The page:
Prosecutors said the three men left Syria last October and arrived in Germany in mid-November
Three Syrian men have been arrested in Germany accused of being members of Islamic State and having a "link" to the Paris attackers.
The men were arrested in pre-dawn raids in northern Germany by more than 200 police.
The men, named as Mahir al-H, 17, Ibrahim M, 18, and Mohamed A, 26, are suspected of either plotting an attack or awaiting orders to commit one.
Interior Minister Thomas de Maiziere said they had a "link" to the Paris attackers, adding they may have been a "sleeper cell".
Mr de Maiziere said the men apparently used the same migrant trafficking network to travel from Syria to Europe and had fake Syrian passports that were made in the "same workshop" as those of the militants who killed 130 people in the French capital.
Prosecutors said they left Syria last October and arrived in Germany in mid-November.
They say Mahir al-H joined IS in what it claimed as its capital of Raqa in Syria by September 2015 where he underwent weapons and explosives training.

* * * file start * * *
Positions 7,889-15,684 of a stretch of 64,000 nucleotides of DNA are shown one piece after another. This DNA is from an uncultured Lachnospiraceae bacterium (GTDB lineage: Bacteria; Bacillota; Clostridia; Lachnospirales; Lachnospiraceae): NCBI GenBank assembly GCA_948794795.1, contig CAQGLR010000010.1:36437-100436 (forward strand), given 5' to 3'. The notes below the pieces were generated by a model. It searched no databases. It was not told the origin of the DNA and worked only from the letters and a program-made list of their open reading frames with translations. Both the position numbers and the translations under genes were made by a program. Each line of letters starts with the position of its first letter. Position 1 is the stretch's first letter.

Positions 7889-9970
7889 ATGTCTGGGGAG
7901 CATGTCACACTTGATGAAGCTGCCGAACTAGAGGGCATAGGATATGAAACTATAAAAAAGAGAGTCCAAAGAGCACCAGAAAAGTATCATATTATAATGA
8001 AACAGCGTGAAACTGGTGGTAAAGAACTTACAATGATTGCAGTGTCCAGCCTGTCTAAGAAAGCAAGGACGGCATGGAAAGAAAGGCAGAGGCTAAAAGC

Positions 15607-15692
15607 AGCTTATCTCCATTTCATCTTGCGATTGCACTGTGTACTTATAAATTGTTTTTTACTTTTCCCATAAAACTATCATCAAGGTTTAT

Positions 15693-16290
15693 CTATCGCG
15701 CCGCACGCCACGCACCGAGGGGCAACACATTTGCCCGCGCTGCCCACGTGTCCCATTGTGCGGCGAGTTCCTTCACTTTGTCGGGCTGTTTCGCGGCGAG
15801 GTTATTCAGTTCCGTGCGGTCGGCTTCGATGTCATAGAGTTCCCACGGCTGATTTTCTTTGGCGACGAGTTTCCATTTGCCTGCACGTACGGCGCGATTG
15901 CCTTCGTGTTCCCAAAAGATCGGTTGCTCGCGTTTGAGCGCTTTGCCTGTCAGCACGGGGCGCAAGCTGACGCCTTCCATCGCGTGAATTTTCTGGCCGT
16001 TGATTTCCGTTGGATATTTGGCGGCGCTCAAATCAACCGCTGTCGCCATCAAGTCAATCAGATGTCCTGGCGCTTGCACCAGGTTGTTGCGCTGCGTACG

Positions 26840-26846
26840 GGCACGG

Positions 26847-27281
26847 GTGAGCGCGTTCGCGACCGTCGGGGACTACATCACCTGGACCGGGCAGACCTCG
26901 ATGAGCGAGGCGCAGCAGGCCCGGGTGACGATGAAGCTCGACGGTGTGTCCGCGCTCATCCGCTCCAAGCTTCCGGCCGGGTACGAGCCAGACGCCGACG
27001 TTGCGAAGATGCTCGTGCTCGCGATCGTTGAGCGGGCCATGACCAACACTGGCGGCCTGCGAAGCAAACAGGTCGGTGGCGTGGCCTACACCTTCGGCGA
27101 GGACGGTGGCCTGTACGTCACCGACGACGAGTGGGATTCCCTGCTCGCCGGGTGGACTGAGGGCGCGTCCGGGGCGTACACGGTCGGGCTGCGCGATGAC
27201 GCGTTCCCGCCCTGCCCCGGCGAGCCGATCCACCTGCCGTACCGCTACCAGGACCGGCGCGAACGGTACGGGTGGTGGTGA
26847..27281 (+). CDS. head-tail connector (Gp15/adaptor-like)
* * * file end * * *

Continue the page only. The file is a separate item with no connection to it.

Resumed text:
He and the other two accused were given fake passports, mobile phones and a four-figure cash sums in US dollars and, by October, all all three were on their way to Europe for talks with an IS member "in charge of missions and attacks" outside the Syria-Iraq region where the group has its self-proclaimed caliphate.
Once in Europe, "the three accused were meant to either execute a mission or await further instructions", the prosecution service said in a statement, adding no evidence of "concrete orders or instructions" had been found.
The men are being held at three residential locations in the northern state of Schleswig-Holstein by more than 200 commandos of the federal police, federal criminal office BKA and police forces of several states.
Police also raided three asylum seeker shelters, Die Welt said.
Warrants for their arrest had been issued by a federal judge on 7 September, based in part on intelligence provided by Germany's domestic security agency, the Federal Office for the Protection of the Constitution.
Germany suffered two bloody attacks in July which IS said it carried out and were carried out by migrants.
German authorities have urged the public not to confuse migrants and "terrorists", but have acknowledged that more jihadists may have entered the country among the one million asylum seekers who arrived last year.